I always had a passion for music, but it was always just a hobby of mine growing up. My senior year of college, I was getting ready to take a full on 9 to 5 job. I always thought music would just be a side career or hobby of mine. During my last spring break, I did a national competition NACMAI in Pigeon Forge. Each night they would have a jam session for all the artists down in the convention rooms of the hotel. All the artists would go around in a circle and sing one song and everyone else would play along. Finally it came around to me and I sang a Miranda Lambert song. After I finished singing, the gentleman sitting next to me, Bernard Porter, gave me his card and told me he was giving a seminar the next day and he would love for me to attend. Bernard runs an artist development agency called PCG Artist Development, which is a program that helps artists develop their craft. By joining this program, I was introduced to so many songwriters, producers, and people who have been in the industry for many years. It has definitely opened me so many doors, opportunities, and has provided me with a team to support my career as an independent artist.
Can you tell us the most interesting story that has happened to you since you began your career?
Red cardinals tend to follow me at every big step I take further in my career with music. When I first stepped into a studio in Nashville for the first time, PCG was filming a segment on me. We were walking through the studio and sat down to talk and there was a cardinal flying in the window right next to me. We have the actual footage of it, too. A couple weeks later I was having a meeting with Bernard discussing my next session with PCG and a cardinal was tapping on the window right behind me. Since then I’ve been keeping an eye out for them and it seems that every time I sing for a big event or go into the studio to record a new song, I always come in contact with one. Which is a crazy coincidence, considering many people believe cardinals are our guardian angels looking over us.
Can you share with us an interesting story about living in Nashville?
I haven’t actually moved to Nashville on a permanent basis, but I am there very often writing or recording new music or videos. However, it is amazing to me how many very influential people in this worldwide industry are based right in this city, and I am happy to be one of those artists chasing my dreams and working among so many other great talents.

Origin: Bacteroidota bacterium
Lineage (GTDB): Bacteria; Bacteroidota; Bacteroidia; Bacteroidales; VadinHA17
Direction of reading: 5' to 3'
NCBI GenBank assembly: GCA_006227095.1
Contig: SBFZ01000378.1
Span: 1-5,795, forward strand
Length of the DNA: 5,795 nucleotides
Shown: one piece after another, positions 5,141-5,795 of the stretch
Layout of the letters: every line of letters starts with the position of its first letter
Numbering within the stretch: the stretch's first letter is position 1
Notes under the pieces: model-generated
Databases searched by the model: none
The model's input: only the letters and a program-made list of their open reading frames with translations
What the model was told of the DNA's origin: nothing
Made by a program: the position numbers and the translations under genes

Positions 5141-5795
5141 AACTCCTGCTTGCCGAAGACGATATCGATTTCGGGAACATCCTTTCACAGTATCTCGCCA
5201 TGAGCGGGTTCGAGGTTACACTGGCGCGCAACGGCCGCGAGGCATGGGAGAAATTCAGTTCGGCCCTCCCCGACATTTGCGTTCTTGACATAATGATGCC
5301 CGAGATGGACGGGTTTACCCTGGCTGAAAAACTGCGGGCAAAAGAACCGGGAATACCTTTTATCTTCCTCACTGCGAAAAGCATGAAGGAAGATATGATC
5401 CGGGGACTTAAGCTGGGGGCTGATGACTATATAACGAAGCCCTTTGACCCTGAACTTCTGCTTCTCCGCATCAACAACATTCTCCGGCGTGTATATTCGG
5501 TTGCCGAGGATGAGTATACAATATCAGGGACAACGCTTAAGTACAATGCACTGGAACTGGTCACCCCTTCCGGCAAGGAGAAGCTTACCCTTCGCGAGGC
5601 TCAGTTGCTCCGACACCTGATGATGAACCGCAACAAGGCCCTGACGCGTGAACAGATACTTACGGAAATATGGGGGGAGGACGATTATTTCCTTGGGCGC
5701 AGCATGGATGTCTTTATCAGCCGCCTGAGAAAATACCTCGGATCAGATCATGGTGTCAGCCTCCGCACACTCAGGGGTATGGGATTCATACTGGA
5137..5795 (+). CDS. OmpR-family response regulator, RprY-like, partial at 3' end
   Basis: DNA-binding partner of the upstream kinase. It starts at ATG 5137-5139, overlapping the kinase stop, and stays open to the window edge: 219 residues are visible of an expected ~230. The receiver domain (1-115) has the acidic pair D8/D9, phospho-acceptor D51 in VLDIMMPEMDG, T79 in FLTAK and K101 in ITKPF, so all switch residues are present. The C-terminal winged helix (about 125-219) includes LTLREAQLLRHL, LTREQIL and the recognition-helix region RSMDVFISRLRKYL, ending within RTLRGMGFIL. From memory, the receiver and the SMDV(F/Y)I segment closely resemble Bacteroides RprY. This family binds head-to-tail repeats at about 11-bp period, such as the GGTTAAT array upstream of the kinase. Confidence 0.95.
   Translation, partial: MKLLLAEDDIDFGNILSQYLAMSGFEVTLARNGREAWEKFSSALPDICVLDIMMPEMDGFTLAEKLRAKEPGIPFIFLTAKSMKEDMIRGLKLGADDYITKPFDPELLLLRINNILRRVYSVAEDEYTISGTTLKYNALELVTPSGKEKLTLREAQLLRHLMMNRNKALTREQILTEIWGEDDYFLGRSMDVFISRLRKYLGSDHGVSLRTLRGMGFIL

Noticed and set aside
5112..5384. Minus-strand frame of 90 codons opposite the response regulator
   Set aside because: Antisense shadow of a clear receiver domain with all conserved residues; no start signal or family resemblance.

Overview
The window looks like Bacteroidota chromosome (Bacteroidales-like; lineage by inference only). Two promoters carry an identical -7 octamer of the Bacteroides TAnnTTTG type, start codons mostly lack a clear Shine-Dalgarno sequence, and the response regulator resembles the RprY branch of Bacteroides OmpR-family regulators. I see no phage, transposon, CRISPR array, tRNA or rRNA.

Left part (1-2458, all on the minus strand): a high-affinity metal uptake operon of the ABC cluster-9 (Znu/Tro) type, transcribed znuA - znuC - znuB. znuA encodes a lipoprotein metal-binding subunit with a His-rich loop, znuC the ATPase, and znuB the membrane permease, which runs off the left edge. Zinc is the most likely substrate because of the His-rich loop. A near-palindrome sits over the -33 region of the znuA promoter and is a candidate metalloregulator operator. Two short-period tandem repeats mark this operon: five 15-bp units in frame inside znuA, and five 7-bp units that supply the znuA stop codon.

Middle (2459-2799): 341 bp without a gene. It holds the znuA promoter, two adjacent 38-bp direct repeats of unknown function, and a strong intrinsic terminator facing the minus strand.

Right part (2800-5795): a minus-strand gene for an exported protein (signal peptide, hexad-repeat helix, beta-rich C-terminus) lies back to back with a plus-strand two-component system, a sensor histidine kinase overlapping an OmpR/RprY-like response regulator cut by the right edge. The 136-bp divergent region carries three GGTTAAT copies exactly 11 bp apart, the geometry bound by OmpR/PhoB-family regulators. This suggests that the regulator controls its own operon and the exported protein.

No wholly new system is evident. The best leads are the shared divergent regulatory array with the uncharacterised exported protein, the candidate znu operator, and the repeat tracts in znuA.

Can you share with us a few of the best parts of living in Nashville? We’d love to hear some specific examples or stories about that.
There are so many wonderful restaurants and incredible live music everywhere I go. I always can find a new spot when I come to Nashville and it’s never a disappointment. Great food, great people, great music, and a great atmosphere to be in!
Can you share a story about the funniest mistake you made when you were first starting? Can you tell us what lesson you learned from that?
How important safety is on set when filming a music video! While I was filming my video for “Bridges” we were all riding in my Dad’s Ford-150. I was in the driver’s seat trying to act the song out while driving down a two lane road in Leiper’s Fork. One look over at the camera, and off the road we went. Needless to say everyone was so shook up after this, but we learned our lesson never to film and drive while filming a music video.
None of us are able to achieve success without some help along the way. Is there a particular person who you are grateful towards who helped get you to where you are? Can you share a story about that?
There are so many people I have been so fortunate to work with who have my best interest at heart. If I were to narrow it down to one person, however, I would have to say I am so grateful for my Dad’s support. He has been with me every step of the way on this career path of mine, from helping me set up at almost every single show to advising me on business decisions.